Tip O' the Horn
The Student News Site of Hyman Brand Hebrew Academy

RampageWired

The Student News Site of Hyman Brand Hebrew Academy

RampageWired

The Student News Site of Hyman Brand Hebrew Academy

RampageWired

Photo by Teddy Zitron
D'var Torah
March 15, 2024

HBHA and UA Get out the Vote

HBHA+and+UA+Get+out+the+Vote

Slider image by Ayelet Schuster.

Every year, Hyman Brand Hebrew Academy (HBHA) and University Academy (UA) join together to do a social justice project for the community. Since 2018 is a midterm election year, their social justice project is Get Out the Vote.

Future Votes KC, HBHA and UA’s partnership has worked with MORE2, the Metro Organization for Racial and Economic Equity, to encourage more people to vote in the 2018 midterm election. To promote voting, students have been calling registered voters and hosted a rally on election day.

HBHA and UA students had a phone banking session together where they called hundreds of Missouri voters. Image courtesy of Jared Schulz.

“Regardless of one’s political beliefs, almost all of us can agree that exercising our right to vote makes our democracy stronger and elevates the needs of our communities in government,” says MORE2 Kansas Organizer, Marcus Winn.

Throughout the month leading up to the election, students called registered voters to encourage them to vote, and they also gave more information on certain initiatives on the ballot. “I enjoyed getting positive responses from voters because it told me that they actually appreciated my call” says junior Mirra Goldenberg. “But, I did get some negative callers or ones who did not wish to share their voting preferences too, which made the phone banking all the more exciting.”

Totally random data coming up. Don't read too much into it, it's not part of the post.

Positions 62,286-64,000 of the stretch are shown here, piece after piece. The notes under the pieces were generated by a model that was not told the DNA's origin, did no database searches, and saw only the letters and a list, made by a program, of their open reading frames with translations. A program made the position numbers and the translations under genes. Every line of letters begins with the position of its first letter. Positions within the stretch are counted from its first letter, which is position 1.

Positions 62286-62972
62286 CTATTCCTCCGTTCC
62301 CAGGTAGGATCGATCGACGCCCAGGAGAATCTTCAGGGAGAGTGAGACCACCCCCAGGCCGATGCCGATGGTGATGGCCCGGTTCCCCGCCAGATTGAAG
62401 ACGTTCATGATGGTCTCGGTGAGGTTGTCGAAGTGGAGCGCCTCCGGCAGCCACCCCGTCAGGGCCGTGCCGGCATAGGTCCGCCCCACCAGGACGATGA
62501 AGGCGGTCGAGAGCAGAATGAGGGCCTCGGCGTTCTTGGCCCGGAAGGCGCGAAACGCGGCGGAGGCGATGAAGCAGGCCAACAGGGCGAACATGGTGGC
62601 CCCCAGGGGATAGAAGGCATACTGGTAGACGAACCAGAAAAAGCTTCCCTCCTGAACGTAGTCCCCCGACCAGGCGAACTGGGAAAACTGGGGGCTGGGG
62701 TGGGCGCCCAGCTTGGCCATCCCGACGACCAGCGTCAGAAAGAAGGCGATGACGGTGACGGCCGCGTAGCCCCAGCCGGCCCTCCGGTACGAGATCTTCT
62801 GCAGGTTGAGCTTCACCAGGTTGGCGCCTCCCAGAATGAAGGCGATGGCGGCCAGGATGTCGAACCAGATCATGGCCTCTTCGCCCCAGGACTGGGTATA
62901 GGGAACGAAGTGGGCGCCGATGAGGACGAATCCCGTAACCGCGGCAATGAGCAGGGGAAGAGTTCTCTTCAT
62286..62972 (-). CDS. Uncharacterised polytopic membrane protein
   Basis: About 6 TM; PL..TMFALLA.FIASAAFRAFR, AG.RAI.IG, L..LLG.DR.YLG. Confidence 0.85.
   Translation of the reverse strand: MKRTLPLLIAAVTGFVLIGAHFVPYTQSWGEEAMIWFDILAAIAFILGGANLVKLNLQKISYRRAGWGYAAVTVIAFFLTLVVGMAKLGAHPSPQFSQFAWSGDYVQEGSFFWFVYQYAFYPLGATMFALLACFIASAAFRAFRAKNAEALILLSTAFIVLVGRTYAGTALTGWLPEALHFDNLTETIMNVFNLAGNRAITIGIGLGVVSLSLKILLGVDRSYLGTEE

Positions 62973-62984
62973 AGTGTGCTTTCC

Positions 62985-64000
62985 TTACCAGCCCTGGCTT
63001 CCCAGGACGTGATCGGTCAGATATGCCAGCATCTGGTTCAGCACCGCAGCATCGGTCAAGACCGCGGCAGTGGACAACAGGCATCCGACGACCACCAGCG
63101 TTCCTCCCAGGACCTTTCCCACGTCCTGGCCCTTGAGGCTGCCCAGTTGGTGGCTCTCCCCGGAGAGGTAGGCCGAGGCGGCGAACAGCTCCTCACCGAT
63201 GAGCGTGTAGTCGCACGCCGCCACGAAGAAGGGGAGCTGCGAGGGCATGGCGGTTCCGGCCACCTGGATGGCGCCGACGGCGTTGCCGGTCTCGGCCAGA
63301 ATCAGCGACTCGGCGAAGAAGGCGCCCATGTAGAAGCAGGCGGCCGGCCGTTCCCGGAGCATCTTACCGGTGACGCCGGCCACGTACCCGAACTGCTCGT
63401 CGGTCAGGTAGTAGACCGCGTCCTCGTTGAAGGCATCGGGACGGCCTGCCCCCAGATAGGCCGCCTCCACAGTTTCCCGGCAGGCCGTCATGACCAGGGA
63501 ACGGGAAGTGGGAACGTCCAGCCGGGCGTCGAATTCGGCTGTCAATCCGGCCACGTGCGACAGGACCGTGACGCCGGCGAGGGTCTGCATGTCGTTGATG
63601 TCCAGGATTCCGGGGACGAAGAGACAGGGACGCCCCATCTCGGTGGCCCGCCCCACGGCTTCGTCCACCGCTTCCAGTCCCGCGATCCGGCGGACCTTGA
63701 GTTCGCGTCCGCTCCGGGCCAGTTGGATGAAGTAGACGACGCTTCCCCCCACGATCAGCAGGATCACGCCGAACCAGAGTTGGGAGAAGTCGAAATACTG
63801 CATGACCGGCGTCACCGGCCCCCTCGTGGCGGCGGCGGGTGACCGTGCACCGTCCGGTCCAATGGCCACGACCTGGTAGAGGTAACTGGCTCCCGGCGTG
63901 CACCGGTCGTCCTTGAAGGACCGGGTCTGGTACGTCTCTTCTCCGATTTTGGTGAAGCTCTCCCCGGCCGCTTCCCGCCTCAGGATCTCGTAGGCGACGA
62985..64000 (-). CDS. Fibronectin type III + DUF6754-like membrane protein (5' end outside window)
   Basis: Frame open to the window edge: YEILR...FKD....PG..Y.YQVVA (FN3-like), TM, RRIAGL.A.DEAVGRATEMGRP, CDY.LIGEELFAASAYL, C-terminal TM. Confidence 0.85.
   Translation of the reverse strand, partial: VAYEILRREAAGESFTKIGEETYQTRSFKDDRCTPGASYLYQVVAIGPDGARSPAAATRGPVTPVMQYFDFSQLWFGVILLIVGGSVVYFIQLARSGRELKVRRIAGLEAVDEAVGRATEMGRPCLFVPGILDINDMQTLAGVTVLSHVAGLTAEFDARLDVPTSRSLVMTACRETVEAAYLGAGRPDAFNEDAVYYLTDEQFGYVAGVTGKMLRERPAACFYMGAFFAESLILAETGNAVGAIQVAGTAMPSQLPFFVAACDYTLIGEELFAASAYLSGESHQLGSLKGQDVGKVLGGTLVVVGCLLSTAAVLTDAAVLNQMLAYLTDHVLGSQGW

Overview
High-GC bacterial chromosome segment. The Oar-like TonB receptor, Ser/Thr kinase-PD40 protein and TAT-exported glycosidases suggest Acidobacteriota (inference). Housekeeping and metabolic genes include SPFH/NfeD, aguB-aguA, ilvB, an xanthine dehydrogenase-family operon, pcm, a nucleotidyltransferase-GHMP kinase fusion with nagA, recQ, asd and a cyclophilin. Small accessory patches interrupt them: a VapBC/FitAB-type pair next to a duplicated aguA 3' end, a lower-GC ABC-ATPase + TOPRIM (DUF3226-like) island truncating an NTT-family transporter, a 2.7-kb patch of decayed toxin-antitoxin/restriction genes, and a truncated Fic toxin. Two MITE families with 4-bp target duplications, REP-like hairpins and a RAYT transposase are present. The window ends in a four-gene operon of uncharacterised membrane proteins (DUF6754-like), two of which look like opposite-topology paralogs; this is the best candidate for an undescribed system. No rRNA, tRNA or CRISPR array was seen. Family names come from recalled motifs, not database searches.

“Students have been joining and supporting MORE2‘s work of turning out voters for the November elections” says Winn. “Specifically, we’ve been training students on the VAN (Voter Activation Network) system, which is used by candidates and organizations across the country from local to presidential races, utilizing that technology to make phone calls to prospective voters and encourage them to vote.”

Each school had two calling sessions on their own before having one together at UA on Oct. 25.  The students were mixed up and divided into teams for a competition to see who could make the most calls.

“It was fun getting to do this with UA as well because we got to make calls and get to know the people from the other school” says Goldenberg. “It also prepared us for the rally we are having together on Election Day.”

After a month of calling voters, it was election day: Nov. 6, 2018.  HBHA juniors and seniors joined UA students at Holmes Park in Kansas City, Mo.  Holmes starting early at 7 a.m., to encourage voting while people were on their way to work. 

Students stood with signs on a chilly Tuesday morning, and made up chants that promoted voting and democracy. Image courtesy of Ayelet Schuster.

Meanwhile,  the underclassmen at HBHA stood by HBHA on Nall and had their own rally.

 At Holmes Park, as people passed the rally in their cars, there were many honks, waves, and smiles in support of democracy. UA junior, Janae Weaver, felt that the rally was impactful because “voting affects our future, and it is important to get everyone to vote to change our today and tomorrow.”

Back at the rally on Nall, freshmen and sophomores encouraged more people to vote in Kansas. “I was surprised with the amount of people that honked at us to support voting” says sophomore Avi Velasquez. “It felt like we were out there for a purpose.”

“While most students can’t yet vote, the decisions made in government affect young people more than anyone” says Winn. “Students will have to live with the political decisions made now longer than anyone. So, it makes sense to me that they should be the most active in engaging the political process, not just as an interesting educational exercise, but as full participants… students, have more at stake in governmental decisions than most of us!”

Getting adults to vote is especially important because it will continue to affect the lives of teenagers for years to come. Velasquez says, “it is important to get people to vote because I would like people to vote for my future because I am unable to vote.”

Future Votes KC will be continuing their work this year for the upcoming Kansas City Mayoral election. They will be holding a candidate forum to learn more about the candidates ideas for becoming mayor.

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